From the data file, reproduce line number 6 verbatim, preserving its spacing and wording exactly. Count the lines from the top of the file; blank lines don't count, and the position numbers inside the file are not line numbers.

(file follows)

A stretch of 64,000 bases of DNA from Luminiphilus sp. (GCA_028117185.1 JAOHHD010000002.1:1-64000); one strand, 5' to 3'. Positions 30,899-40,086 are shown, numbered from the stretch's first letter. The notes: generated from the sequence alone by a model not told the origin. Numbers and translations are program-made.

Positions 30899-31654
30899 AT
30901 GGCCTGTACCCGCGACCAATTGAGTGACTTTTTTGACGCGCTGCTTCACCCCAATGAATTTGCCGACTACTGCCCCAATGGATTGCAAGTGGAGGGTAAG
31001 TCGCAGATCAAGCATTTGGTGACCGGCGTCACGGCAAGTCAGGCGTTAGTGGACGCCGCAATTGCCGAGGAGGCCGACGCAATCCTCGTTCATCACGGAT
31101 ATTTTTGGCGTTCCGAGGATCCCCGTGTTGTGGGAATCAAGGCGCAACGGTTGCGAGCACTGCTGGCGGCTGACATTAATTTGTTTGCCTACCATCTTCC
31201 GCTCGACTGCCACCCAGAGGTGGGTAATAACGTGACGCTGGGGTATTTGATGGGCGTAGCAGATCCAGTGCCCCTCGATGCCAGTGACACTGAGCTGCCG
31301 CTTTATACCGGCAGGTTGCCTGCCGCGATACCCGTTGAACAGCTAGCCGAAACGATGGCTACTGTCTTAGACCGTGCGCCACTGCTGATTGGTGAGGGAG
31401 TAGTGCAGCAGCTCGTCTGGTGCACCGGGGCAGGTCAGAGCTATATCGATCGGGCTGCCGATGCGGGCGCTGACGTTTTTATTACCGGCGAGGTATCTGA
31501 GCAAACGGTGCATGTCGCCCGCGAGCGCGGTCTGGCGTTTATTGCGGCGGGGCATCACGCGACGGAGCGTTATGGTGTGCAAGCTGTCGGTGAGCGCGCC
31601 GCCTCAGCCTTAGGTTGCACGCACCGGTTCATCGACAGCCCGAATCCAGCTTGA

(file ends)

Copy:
31101 ATTTTTGGCGTTCCGAGGATCCCCGTGTTGTGGGAATCAAGGCGCAACGGTTGCGAGCACTGCTGGCGGCTGACATTAATTTGTTTGCCTACCATCTTCC